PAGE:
I just stumbled on to a talk on C-SPAN by one Michael Scheuer about U.S. foreign policy in the Middle East, and found myself agreeing with a very high percentage of his statements. He has come to many of the same conclusions that I have come to about the wars in Iraq, Afghanistan, and (now) Libya, namely that they rest on hopelessly naive assumptions about government and have been terrible ideas from the get-go in terms of cold-blooded cost-benefit analysis.
The C-SPAN talk obviously had been taped before the recent killing of Osama bin Laden, and I checked Scheuer's website to see what his take on this was. I found myself agreeing right down the line with him. He felt it was good that bin Laden was gone, that it was good that he was not captured, that the "triumphalism of the pathetic young children and addled adults who were this week in the streets to celebrate bin Laden’s death" was unseemly, and that the conflicting stories being put out by the administration and Congress on what actually happened would give many people reasons to doubt what really happened. He noted that it was ironic than it took the al Qaeda confirmation of bin Laden's death to shut up most of the skeptics.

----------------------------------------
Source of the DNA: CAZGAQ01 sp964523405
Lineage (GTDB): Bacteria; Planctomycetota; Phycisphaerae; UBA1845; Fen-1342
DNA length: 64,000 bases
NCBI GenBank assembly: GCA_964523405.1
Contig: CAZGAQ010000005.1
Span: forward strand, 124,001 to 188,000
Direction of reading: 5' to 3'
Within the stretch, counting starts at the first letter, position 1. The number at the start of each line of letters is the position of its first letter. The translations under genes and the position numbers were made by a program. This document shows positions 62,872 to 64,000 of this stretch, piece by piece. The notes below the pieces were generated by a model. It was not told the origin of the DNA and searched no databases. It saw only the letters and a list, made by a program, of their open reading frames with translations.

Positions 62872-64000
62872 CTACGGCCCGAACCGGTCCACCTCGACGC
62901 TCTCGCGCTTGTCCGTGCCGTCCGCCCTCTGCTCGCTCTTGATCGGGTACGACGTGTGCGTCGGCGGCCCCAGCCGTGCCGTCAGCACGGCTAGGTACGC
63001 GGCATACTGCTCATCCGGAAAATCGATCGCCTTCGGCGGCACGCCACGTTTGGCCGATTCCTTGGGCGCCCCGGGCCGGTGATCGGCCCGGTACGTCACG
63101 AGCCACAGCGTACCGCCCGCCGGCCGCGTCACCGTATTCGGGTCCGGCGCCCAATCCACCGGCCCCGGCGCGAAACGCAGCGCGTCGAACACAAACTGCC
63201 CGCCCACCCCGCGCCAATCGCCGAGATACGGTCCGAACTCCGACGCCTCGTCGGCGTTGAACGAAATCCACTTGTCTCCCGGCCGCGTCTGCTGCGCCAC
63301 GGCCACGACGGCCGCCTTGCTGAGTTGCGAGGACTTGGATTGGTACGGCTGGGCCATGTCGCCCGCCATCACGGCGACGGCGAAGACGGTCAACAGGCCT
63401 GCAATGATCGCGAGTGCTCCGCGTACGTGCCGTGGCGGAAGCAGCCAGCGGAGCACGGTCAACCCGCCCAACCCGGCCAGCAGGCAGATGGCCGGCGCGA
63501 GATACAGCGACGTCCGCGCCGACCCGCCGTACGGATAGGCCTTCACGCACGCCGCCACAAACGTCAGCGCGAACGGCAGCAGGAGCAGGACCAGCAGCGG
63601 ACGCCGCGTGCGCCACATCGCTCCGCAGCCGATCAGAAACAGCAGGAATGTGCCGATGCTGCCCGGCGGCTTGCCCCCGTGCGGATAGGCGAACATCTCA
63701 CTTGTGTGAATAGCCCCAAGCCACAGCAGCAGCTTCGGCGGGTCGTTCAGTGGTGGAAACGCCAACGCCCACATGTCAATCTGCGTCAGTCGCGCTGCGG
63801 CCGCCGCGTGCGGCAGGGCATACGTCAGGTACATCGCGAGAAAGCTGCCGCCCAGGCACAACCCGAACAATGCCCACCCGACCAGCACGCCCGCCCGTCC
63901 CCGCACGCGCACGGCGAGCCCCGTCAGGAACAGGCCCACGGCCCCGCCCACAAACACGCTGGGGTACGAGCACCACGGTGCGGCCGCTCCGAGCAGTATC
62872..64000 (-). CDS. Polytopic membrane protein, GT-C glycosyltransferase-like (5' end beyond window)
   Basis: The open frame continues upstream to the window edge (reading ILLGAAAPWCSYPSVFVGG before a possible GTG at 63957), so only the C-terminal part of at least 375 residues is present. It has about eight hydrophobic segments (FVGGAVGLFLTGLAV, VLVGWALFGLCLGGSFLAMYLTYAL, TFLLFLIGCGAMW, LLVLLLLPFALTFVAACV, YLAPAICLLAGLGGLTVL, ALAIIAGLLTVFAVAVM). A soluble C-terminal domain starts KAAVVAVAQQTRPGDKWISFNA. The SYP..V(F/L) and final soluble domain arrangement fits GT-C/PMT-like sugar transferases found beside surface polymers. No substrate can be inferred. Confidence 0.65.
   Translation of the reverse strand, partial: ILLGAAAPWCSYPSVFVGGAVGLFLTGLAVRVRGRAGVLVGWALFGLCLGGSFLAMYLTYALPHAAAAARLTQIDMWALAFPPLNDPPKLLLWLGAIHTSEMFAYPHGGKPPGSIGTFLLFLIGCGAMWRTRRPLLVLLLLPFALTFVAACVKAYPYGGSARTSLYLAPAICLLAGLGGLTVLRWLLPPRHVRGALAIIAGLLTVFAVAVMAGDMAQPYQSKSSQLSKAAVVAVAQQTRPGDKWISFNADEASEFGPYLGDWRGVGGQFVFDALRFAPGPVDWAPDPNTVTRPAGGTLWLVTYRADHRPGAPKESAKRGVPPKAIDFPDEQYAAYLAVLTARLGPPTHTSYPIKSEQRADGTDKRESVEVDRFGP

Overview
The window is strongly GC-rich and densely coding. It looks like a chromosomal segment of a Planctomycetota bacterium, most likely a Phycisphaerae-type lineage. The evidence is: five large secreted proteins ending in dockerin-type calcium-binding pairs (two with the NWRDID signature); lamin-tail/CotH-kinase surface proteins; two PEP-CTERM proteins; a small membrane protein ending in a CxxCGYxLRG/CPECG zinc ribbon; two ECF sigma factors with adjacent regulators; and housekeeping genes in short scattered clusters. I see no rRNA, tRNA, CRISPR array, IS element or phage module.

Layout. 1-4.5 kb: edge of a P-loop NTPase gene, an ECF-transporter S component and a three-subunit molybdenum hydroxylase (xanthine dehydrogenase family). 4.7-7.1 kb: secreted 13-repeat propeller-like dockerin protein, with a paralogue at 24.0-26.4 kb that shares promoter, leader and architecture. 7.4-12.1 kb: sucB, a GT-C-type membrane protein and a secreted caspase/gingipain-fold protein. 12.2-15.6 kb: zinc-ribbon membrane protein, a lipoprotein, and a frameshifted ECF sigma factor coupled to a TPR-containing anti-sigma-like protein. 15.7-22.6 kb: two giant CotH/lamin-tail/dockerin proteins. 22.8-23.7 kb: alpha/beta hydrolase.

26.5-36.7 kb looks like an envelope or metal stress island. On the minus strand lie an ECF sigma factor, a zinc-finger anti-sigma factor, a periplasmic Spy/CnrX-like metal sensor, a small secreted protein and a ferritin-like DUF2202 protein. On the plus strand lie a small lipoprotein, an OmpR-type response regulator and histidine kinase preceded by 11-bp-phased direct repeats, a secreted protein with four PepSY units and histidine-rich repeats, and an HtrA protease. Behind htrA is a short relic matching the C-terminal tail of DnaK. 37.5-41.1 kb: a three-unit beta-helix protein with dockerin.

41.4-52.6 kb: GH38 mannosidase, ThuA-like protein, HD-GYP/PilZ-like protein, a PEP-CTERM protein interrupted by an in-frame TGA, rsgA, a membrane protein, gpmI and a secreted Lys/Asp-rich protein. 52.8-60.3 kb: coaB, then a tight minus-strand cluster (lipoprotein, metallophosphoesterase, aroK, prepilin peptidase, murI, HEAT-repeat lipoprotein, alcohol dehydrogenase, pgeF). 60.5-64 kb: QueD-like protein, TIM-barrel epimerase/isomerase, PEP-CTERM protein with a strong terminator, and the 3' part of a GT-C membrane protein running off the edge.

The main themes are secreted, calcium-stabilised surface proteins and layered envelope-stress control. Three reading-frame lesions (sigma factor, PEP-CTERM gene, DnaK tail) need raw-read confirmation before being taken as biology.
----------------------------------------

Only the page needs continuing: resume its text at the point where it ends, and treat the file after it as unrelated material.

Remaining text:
Scheuer has been accused of anti-semitism, a charge which he denies, because he argues that the U.S. should not make defense of Israel such a high national priority. I do not know enough about him to give an opinion on this matter.
At the end of the question period Scheuer commented that all of the presidents of both parties since Ronald Reagan have not been worth "a pitcher of warm spit." This is an allusion to a comment by Franklin D. Roosevelt's first vice president, who said something similar (but apparently used a strong term than "spit") about the office of the vice presidency!
While I think that Reagan was one of our best presidents, it seems to me that much of U.S. foreign policy under Reagan was grounded in similar assumptions to today's lamentable policies. But it is true that Reagan did not get us involved in all these unnecessary and counterproductive wars that I am afraid that all of his successors--Bush I, Clinton, Bush II, and Obama--- have done. I include Bush I because increasingly I am thinking that even the original Persian Gulf War under his leadership was a bad mistake. (At least, though, it was executed extremely well, with the crushing force advocated by the "Powell Doctrine," avoiding overreaching by marching on to Baghdad, and getting our "friends" to pay for a lot of it.)